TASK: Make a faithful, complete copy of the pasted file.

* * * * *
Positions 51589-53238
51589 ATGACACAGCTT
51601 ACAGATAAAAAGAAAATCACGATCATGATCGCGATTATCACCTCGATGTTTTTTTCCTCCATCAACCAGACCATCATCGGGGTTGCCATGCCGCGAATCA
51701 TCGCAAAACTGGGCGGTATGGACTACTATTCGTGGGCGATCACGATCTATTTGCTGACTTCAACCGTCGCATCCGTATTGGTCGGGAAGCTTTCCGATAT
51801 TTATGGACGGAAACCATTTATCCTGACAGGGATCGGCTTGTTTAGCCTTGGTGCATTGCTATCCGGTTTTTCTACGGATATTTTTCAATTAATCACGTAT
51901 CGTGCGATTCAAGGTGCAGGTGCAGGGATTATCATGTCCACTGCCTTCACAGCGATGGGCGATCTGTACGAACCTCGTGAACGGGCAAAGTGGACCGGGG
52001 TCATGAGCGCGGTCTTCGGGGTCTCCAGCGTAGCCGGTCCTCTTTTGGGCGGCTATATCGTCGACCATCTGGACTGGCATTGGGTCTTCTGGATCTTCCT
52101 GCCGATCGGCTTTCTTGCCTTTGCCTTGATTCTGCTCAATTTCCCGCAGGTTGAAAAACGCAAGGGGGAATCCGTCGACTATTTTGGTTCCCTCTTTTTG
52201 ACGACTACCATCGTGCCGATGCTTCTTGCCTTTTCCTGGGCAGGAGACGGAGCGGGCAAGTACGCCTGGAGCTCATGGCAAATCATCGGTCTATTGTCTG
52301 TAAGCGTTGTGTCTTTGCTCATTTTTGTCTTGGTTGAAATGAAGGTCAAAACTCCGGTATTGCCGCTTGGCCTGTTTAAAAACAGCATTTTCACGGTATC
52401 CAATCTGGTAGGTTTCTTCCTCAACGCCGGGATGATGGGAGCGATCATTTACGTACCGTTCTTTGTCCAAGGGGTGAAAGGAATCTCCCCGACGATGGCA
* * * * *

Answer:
Positions 51589-53238
51589 ATGACACAGCTT
51601 ACAGATAAAAAGAAAATCACGATCATGATCGCGATTATCACCTCGATGTTTTTTTCCTCCATCAACCAGACCATCATCGGGGTTGCCATGCCGCGAATCA
51701 TCGCAAAACTGGGCGGTATGGACTACTATTCGTGGGCGATCACGATCTATTTGCTGACTTCAACCGTCGCATCCGTATTGGTCGGGAAGCTTTCCGATAT
51801 TTATGGACGGAAACCATTTATCCTGACAGGGATCGGCTTGTTTAGCCTTGGTGCATTGCTATCCGGTTTTTCTACGGATATTTTTCAATTAATCACGTAT
51901 CGTGCGATTCAAGGTGCAGGTGCAGGGATTATCATGTCCACTGCCTTCACAGCGATGGGCGATCTGTACGAACCTCGTGAACGGGCAAAGTGGACCGGGG
52001 TCATGAGCGCGGTCTTCGGGGTCTCCAGCGTAGCCGGTCCTCTTTTGGGCGGCTATATCGTCGACCATCTGGACTGGCATTGGGTCTTCTGGATCTTCCT
52101 GCCGATCGGCTTTCTTGCCTTTGCCTTGATTCTGCTCAATTTCCCGCAGGTTGAAAAACGCAAGGGGGAATCCGTCGACTATTTTGGTTCCCTCTTTTTG
52201 ACGACTACCATCGTGCCGATGCTTCTTGCCTTTTCCTGGGCAGGAGACGGAGCGGGCAAGTACGCCTGGAGCTCATGGCAAATCATCGGTCTATTGTCTG
52301 TAAGCGTTGTGTCTTTGCTCATTTTTGTCTTGGTTGAAATGAAGGTCAAAACTCCGGTATTGCCGCTTGGCCTGTTTAAAAACAGCATTTTCACGGTATC
52401 CAATCTGGTAGGTTTCTTCCTCAACGCCGGGATGATGGGAGCGATCATTTACGTACCGTTCTTTGTCCAAGGGGTGAAAGGAATCTCCCCGACGATGGCA